Luka is clear on the benefits that CEMS provides future leaders. Now a leading light with the Mastercard Global Healthcare team, Luka is inspired by all styles of leadership. She says:
“In my career immediately after CEMS, I felt that I was well prepared to work as a Corporate Banker at Deutsche Bank and now, as a Director of the Global Healthcare Center of Excellence.
Today, I am still very involved with CEMS because it really connects you with great people. For business it is very helpful. I aim to be involved with CEMS every year. I’ve been on CEMS juries and hosted a Mastercard CEMS Skill Seminar. As a CEMS Alumni I feel you can capture the CEMS spirit by engaging with the new cohorts and learning new things. Being a CEMSie is shorthand for saying “let’s go do it,” and that spirit as well as the structure learnt during my CEMS studies is a solid base. “
In conversation with Luka:
What does leadership mean to you?
I learned early on what it takes to be a leader with my first experience at University as a young teaching assistant, leading tutorial classes for Mathematics, Statistics, and Pre-Master Econometrics students. I figured out that you have to be prepared, and relay the content in a simple way, making it digestible and approachable. In my role at Deutsche Bank, I realized that you have to become someone that people trust and by delivering repeatedly at a high standard, you gain that trust. While at Mastercard I came to see that defining responsibilities is key but to know the people you are working for is even more critical. Everyone is different so getting the best from them requires patience and knowledge of them, rather than just getting the job done.
Leadership also means ensuring the project has elements of fun within it along with a real purpose. This is great in my current position at Mastercard Global Healthcare, where everyone has a connection to healthcare as it affects everyone. Hence, when reaching out to clients or colleagues, everyone loves to engage, as our projects will have a real impact on healthcare in markets around the world. This is the vision and to be a leader is to be visionary. You first must know where you want to go in order for people to want to follow, and I like the challenge of this formative process. Being a leader is being able to see the big picture and being able to see all sides of a project but knowing what information is necessary for different stakeholders. What I enjoy the most is that you can shape projects, you can build and achieve something together with a team. “I will never forget the people behind the numbers,” which was my CEMS graduation quote, is something I really believe in. People make things happen.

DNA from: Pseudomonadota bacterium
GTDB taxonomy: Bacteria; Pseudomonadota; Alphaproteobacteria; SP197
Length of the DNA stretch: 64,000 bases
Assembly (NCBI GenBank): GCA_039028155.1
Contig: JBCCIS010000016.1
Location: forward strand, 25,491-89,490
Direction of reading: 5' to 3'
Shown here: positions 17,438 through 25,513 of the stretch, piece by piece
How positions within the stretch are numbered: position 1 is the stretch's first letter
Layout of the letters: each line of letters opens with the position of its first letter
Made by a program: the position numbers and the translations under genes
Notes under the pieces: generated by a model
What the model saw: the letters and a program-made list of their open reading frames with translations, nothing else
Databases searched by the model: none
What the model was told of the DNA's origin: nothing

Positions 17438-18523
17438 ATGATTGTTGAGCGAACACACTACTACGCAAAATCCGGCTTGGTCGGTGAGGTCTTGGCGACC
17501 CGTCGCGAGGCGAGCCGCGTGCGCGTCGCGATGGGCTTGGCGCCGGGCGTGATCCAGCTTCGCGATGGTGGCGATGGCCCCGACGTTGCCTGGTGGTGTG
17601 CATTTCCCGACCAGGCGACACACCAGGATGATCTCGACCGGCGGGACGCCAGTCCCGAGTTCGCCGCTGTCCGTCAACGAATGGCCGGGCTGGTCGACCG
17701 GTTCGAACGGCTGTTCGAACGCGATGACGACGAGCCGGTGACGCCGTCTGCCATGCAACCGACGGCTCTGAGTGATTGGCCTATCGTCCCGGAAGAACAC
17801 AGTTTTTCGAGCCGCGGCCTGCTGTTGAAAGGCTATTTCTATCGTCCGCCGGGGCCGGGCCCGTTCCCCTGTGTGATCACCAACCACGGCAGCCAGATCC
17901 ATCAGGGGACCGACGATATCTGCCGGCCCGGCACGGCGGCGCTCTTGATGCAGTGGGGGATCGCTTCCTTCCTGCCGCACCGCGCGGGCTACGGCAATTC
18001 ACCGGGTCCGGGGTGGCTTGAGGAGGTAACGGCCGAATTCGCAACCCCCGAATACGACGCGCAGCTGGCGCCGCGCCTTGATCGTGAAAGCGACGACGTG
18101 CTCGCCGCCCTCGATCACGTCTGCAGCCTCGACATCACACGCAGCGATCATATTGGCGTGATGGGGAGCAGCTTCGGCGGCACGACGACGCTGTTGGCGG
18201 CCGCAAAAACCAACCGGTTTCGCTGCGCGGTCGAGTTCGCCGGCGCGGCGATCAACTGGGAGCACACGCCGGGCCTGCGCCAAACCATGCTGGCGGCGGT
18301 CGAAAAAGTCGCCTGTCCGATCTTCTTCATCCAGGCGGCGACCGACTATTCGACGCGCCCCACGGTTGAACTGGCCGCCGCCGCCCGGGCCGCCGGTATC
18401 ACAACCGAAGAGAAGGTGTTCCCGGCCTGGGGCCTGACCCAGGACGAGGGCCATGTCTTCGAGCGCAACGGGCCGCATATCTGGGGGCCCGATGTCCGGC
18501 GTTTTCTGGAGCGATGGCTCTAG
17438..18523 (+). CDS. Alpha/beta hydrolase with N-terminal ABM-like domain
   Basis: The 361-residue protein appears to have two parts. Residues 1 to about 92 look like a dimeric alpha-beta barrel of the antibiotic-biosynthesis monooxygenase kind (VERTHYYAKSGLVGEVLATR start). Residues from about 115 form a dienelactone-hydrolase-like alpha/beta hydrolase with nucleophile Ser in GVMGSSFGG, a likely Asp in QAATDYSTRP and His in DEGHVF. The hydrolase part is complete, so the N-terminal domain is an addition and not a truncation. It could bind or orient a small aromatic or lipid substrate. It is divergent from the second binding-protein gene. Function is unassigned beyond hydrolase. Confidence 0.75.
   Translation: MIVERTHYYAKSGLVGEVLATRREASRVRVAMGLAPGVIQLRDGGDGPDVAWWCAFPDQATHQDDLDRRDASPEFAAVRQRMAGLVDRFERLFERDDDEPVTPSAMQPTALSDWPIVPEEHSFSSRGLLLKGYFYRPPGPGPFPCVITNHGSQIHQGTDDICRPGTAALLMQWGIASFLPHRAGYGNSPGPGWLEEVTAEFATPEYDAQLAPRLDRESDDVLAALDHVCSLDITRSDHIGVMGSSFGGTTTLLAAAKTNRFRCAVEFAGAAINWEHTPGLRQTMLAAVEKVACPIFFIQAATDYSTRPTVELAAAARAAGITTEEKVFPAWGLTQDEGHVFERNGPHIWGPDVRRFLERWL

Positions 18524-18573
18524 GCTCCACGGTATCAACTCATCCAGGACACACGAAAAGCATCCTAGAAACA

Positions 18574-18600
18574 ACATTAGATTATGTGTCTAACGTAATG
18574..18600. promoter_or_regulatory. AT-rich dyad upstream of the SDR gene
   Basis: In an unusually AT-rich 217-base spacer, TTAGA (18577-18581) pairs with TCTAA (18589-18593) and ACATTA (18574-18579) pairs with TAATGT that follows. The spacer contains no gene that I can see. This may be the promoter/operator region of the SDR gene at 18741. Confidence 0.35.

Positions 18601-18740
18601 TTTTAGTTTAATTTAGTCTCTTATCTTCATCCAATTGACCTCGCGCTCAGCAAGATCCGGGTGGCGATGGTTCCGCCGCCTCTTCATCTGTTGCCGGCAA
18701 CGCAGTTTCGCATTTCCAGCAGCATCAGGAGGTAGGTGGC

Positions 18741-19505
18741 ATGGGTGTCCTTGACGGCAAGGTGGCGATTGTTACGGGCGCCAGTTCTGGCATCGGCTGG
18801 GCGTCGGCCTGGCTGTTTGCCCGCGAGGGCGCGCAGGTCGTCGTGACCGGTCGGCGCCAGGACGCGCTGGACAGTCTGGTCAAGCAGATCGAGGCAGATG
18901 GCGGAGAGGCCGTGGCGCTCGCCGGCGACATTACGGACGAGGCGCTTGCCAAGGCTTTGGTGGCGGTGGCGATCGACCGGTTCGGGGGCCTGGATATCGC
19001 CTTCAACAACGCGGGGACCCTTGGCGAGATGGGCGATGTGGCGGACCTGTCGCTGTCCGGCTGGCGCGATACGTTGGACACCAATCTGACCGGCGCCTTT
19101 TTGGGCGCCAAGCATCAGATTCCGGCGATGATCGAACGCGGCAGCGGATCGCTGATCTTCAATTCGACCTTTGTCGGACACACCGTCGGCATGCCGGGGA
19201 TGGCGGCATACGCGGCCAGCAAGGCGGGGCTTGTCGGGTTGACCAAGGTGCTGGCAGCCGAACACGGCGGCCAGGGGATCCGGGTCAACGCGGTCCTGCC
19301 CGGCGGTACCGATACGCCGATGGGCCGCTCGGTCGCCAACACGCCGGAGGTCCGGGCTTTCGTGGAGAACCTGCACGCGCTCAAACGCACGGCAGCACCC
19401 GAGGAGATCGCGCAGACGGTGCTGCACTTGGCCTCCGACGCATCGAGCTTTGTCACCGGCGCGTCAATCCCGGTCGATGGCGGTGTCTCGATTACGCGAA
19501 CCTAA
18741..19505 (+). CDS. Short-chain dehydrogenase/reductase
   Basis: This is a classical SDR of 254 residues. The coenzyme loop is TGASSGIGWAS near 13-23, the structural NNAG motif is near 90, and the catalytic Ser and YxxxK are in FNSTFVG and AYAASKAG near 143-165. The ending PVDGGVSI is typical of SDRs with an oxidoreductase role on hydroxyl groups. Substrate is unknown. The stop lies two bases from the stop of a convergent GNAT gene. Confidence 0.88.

What advice would you give to people regarding leadership?
- Build your network internationally - it is hugely important to appreciate the cultural perspectives especially if you want a global role. A team in India will work very differently to one in the UK and then in Germany.
- Push ahead with passion - find something you really enjoy working on, find the projects you want to get involved with and push forward.
- Be people-focused - To really build something you need a team that believes in your and you in them. That way you will always get everyone to go the extra mile.
Remember that leadership and its meaning may change as you progress from student to mid-career alumni to senior-level alumni. Different styles are inspiring, and you can learn a lot from them. I have two leaders I greatly admire but they are very different, one is extremely emotionally intelligent in their leadership style and the other is more matter-of-fact. Both are viable - to learn to lead is to appreciate that. For you to learn to lead it is what is authentic to you and who you are.
I believe that leadership is something you both have but can be learned. No one is a perfect leader, and it takes practice and experience. I prefer having 360 feedback as that is valuable for professional development. You gain a lot of learning. I do feel that being a female leader has many benefits and while in my earlier career, I felt I had to prove myself, especially in the trading floor environment what I have gained is experience that has been less about gender and more about how you work with people of all ages.
What would you recommend about CEMS to others?
Within CEMS you get exposed to a lot of leadership early on - Business Seminars group work is a CEMS component where someone needs to lead. So you can already start to practice. And you also have exposure to cultural diversity so when you reach the workplace you already have an understanding and appreciation of that complexity.
The CEMS International Business Project is very good because it mirrors real professional life. You have no control over the people in your group, you need to work out timelines and boundaries and much more - this is what working life is like. And here the CEMS spirit comes into its own. The international aspect, the fact that people want to achieve more, that CEMSies do all of this but with that extra part which is fun, these CEMSies push ahead and they have more to give and receive.
I truly believe that a CEMSie is partly made and partly learnt. The CEMS person is that person who is already open and international and wants more of that. They want to learn more and CEMS helps them open their eyes to more. What I appreciate is that I can be with CEMSies in your peer group and others, and you can see where they might be in 10 or 20 years’ time. It is inspiring and it is looking and living the CEMS values. Being a CEMSie is both the skills you learn and the drive that you have yourself.